The study notes that sleep apnea deprives the body of oxygen, weakens bones, and raises the risk of osteoporosis. It also cites that women and older individuals with sleep apnea are most likely to experience weakening of bones.
Sleep Apnea is a sleep related chronic condition where a person suffers shallow, obstructed or paused breathing during sleep. The duration of these pauses last from a few seconds to a few minutes, occurring five to more than thirty times in an hour.
Osteoporosis is the most common type of bone disease with one out of five American women over the age of 50, suffering from it. It is a disease of the bones where the body's bone density is low which leads to an increased risk of bone fracture. It occurs when the body fails to form enough new bone, when too much old bone is reabsorbed by the body, or both.
Sleep Apnea and Osteoporosis
A diagnosis of obstructive sleep apnea may raise the risk of osteoporosis, particularly among women or older individuals, according to a new study published in the Endocrine Society's Journal of Clinical Endocrinology & Metabolism (JCEM).
Sleep apnea is a condition that causes brief interruptions in breathing during sleep. Obstructive sleep apnea, the most common form, occurs when a person's airway becomes blocked during sleep. If sleep apnea goes untreated, it can raise the risk for stroke, cardiovascular disease and heart attacks.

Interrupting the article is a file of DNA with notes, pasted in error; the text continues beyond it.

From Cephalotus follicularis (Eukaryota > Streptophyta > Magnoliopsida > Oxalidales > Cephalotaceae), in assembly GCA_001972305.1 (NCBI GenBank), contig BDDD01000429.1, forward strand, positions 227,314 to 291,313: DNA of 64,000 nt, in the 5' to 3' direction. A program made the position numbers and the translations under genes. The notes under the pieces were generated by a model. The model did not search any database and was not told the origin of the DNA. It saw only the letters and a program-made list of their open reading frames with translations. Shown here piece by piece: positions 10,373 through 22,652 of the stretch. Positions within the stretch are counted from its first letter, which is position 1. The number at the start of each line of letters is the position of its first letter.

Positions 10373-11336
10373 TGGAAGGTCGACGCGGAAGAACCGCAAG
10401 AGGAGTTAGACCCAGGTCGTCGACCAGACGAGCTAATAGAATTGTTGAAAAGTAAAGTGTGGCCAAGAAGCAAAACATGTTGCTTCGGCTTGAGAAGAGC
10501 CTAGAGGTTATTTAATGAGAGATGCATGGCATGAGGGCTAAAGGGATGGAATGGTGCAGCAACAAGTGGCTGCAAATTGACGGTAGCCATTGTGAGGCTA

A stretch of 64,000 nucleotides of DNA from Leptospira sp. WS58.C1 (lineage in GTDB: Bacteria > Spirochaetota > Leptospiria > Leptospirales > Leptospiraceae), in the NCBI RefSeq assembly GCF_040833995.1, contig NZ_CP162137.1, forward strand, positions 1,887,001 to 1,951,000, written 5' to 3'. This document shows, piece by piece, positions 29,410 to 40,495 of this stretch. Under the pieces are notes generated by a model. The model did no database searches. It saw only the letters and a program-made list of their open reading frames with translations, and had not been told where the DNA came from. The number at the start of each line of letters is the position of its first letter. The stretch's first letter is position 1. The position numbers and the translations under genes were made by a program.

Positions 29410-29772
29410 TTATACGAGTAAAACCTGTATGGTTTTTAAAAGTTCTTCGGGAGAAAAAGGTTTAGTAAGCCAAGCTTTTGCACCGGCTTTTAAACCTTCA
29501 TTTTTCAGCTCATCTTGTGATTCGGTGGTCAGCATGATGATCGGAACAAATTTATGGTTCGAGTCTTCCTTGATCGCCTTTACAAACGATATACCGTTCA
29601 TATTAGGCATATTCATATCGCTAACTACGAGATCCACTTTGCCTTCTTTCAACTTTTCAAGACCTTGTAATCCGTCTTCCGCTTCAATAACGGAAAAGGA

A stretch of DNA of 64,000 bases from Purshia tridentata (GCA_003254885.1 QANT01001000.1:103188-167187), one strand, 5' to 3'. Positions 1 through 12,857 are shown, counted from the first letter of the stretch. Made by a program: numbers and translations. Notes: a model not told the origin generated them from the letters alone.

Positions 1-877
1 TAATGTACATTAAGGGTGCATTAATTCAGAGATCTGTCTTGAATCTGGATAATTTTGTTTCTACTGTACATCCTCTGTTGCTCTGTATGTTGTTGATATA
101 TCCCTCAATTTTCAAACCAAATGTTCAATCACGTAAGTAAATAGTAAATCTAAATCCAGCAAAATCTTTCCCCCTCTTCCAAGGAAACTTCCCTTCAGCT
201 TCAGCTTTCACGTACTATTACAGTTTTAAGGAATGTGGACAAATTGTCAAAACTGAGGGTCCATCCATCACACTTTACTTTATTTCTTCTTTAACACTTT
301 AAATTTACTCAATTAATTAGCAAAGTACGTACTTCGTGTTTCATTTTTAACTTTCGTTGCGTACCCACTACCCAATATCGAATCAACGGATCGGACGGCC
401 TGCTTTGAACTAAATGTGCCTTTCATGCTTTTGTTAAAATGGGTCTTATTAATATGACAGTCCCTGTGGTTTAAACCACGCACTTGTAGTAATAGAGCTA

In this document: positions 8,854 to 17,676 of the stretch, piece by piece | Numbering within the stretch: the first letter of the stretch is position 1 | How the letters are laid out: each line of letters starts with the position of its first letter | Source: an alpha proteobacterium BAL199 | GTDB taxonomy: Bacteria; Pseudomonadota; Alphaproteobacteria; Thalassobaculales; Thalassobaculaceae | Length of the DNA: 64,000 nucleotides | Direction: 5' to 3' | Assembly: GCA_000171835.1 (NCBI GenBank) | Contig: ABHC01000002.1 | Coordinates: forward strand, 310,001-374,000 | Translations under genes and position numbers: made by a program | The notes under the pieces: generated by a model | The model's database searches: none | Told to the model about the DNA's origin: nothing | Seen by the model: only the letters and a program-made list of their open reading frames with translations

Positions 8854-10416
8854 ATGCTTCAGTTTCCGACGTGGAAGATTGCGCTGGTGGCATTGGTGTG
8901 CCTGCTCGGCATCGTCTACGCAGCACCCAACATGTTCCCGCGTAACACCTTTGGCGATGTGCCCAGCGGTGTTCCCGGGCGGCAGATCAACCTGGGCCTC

"Ongoing sleep disruptions caused by obstructive sleep apnea can harm many of the body's systems, including the skeletal system," said one of the study's authors, Kai-Jen Tien, MD, of Chi Mei Medical Center in Tainan, Taiwan. "When sleep apnea periodically deprives the body of oxygen, it can weaken bones and raise the risk of osteoporosis. The progressive condition can lead to bone fractures, increased medical costs, reduced quality of life and even death."
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The retrospective cohort study used records from Taiwan's single-payer National Health Insurance program to track treatment of 1,377 people who were diagnosed with obstructive sleep apnea between 2000 and 2008. During the course of the next six years, researchers compared the rate of osteoporosis diagnosis in this group of obstructive sleep apnea patients to 20,655 people comparable in age and gender who did not have the sleep disorder.
Researchers found the incidence of osteoporosis was 2.7 times higher among patients with sleep apnea than their counterparts, after adjusting for age, gender, other medical problems, geographic location and monthly income. Women and older individuals faced increased risk of developing the bone condition.
"As more and more people are diagnosed with obstructive sleep apnea worldwide, both patients and health care providers need to be aware of the heightened risk of developing other conditions," Tien said. "We need to pay more attention to the relationship between sleep apnea and bone health so we can identify strategies to prevent osteoporosis.
The Endocrine Society
Journal of Clinical Endocrinology & Metabolism (JCEM)
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